The Lazy Programmer

January 23, 2008

Simplifying dynamic DLL use

Filed under: Windows — ferruccio @ 10:53 pm
Tags:

What do I mean by dynamic DLL use? DLLs are already dynamic, aren’t they? After all that’s what the D in DLL stands for. Normally, to access functions in a DLL, programs are linked against an import library which has everything necessary for the linker to resolve function names. When the program loads, the Windows loader then finds any DLL references, loads the DLLs and makes the final link to any functions called within the DLL. If the loader can’t find the DLL then it pops up a message box complaining about it and doesn’t allow the program to load.

We can get a little more dynamic behavior by using delayed load DLLs. If you tell the linker that an import library should use delayed loading, it will set things up so that Windows will not try to load the DLL at program startup, but the very first attempt to call a function in that DLL will cause Windows to load the DLL right then and there before allowing the function call to proceed. If the DLL can’t be loaded or does not contain the required function, Windows will throw an exception. This gives us a little more dynamic behavior, but it’s not quite what we’re looking for.

What we want is to be able to do is load any DLL at any time, without necessarily knowing at build time what the name of the DLL will be. Maybe we want our application to have a plugin system so that third-party developers can add their own functionality to our software. Or, perhaps we just don’t know where a DLL is going to be located until run-time. The usual approach is to use the LoadLibrary() and GetProcAddress() Windows APIs to load the DLL into our process space and obtain pointers to the needed functions respectively. Unfortunately, this approach is tedious, error prone and overall rather painful.

An Example

Let’s say you want to call the GetSystemMetrics() function in user32.dll to find out how many monitors are available. Well, you would just link against user32.lib and call GetSystemMetrics(SM_MONITORS), since if user32.dll is missing Windows would not be in too good a shape. But, for our purposes, it will do nicely as an example. The first thing you would do is load user32.dll into our process space:

HMODULE hUser32 = ::LoadLibrary("user32.dll");

Next you would get a pointer to the GetSystemMetrics() function.

typedef WINAPI int PFN_GSM(int);
PFN_GSM* pfnGetSystemMetrics = (PFN_GSM*) ::GetProcAddress(hUser32, "GetSystemMetrics");

The typedef is there to simplify the code a little, but it’s already unnecessarily complicated. But, anyways, you can now call the function:

int nMonitors = pfnGetSystemMetrics(80);  // SM_CMONITORS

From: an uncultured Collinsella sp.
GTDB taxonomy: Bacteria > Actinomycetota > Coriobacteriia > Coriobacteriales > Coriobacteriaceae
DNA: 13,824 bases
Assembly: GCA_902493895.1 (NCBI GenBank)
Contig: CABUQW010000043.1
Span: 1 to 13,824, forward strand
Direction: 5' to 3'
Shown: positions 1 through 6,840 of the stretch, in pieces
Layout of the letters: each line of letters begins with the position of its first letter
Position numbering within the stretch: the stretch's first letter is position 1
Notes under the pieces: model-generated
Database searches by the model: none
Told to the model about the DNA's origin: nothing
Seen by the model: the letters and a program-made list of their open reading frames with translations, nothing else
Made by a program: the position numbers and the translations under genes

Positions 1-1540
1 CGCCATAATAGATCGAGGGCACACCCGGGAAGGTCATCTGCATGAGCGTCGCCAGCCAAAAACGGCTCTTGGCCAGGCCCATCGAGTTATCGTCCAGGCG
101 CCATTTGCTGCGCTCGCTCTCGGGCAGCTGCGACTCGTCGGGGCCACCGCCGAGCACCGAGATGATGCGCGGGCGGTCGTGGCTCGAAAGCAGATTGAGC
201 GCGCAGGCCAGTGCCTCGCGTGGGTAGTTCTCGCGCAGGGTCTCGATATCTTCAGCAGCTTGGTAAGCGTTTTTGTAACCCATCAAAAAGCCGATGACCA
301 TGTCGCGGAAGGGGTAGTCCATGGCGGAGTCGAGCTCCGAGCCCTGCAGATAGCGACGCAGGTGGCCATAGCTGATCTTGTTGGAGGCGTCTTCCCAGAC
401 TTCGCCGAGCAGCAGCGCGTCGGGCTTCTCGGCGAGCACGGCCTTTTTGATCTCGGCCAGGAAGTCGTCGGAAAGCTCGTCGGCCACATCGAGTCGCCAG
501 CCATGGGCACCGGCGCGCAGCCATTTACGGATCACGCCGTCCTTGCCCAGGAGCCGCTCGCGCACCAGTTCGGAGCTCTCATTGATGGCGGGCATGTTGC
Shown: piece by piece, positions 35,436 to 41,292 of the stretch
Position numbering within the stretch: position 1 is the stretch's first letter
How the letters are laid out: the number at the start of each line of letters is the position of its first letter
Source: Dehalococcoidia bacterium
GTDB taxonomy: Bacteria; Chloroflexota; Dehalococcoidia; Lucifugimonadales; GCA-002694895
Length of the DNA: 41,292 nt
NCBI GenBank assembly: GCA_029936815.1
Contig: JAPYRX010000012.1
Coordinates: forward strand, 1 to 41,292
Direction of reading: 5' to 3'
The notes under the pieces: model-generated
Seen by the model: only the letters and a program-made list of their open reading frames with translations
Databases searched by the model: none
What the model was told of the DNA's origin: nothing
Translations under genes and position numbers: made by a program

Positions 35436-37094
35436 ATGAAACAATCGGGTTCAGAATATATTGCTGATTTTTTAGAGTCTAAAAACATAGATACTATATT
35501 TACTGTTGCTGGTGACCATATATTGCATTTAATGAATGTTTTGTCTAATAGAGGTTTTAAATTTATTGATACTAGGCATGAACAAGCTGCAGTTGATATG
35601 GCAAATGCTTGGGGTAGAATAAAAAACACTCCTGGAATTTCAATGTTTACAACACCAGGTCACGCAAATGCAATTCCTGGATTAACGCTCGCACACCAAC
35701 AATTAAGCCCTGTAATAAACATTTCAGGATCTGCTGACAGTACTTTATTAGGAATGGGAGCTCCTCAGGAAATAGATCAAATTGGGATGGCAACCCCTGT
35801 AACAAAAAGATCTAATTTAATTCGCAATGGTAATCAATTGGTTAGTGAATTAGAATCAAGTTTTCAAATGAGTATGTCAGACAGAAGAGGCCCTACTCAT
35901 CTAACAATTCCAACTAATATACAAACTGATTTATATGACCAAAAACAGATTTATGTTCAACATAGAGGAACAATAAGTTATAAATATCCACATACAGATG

And, finally, once we’re done, we can drop the DLL from our process space:

::FreeLibrary(hUser32);

Looking for a Solution

After a few functions, this gets pretty tedious. The first thing I did, naturally, was to Google for a solution and I ran across this article in MSDN. This seemed like a good place to start, but there were a few things I felt could be done better.

  • If you tried to call a function that wasn’t in the DLL, it would return a NULL value. This is fine unless NULL is a legitimate return value for the function.
  • The whole approach of using a guard value (FUNC_LOADED) to determine if a function pointer has been initialized is rather dubious. The odds are that the initial value will be something else, but it can’t be guaranteed. That’s an intermittent, hard to find bug just waiting to happen.
  • It doesn’t allow you to call functions with different calling convention (cdecl, stdcall, fastcall) than used by your program.

So, naturally, I decided to roll my own solution. Here’s the same trivial example using my approach:

#include "stdafx.h"
#include "dll.h"

DLL_CLASS(TestDll)
   DLL_METHOD1(WINAPI, int, GetSystemMetrics, int)
   DLL_METHOD0(WINAPI, void, UninstallWindows)
DLL_END

int main(int argc, char** argv)
{
   TestDll user32(_T("user32.dll"));

   printf("user32.dll %s loaded\n", user32.IsLoaded() ? "is" : "is not");

   if (user32.__GetSystemMetrics())
      printf("monitors: %d\n", user32.GetSystemMetrics(80));    // SM_CMONITORS
   else
      printf("GetSystemMetrics() not found\n");

   try
   {
      user32.UninstallWindows();
   }
   catch (bad_dll_call ex)
   {
      printf("failed to call %s()\n", ex.function());
   }

	return 0;
}

The macros at the beginning define a class named TestDll which has two methods. A unary function named GetSystemMetrics and a nullary function called UninstallWindows. This class comes with certain pre-defined methods such as Load(), Unload() and IsLoaded() to control DLL loading. The macro DLL_METHOD1 creates a function called GetSystemMetrics() which takes an int and returns an int. It also creates a function called __GetSystemMetrics() which returns true if a DLL has been loaded into our process space and the entry point GetSystemMetrics actually exists within that DLL.

If you try to call a non-existent function, it will throw a bad_dll_call exception which has one method called function() that returns the name of the function you tried to call. When we run this program, it spits out:

user32.dll is loaded
monitors: 1
failed to call UninstallWindows()

How does it work?

You can download dll.h and the example files here. Let’s look at the relevant parts of dll.h. There is a base class called _dll_base:

class _dll_base
{
public :
   _dll_base(const TCHAR* filename = 0) { handle_ = 0; Load(filename); }
   virtual ~_dll_base(void) { Unload(false); }

   bool IsLoaded(void) { return handle_ != 0; }

   bool Load(const TCHAR* filename)
   {
      Unload();
      if (filename != 0)
      {
         UINT em = SetErrorMode(SEM_FAILCRITICALERRORS);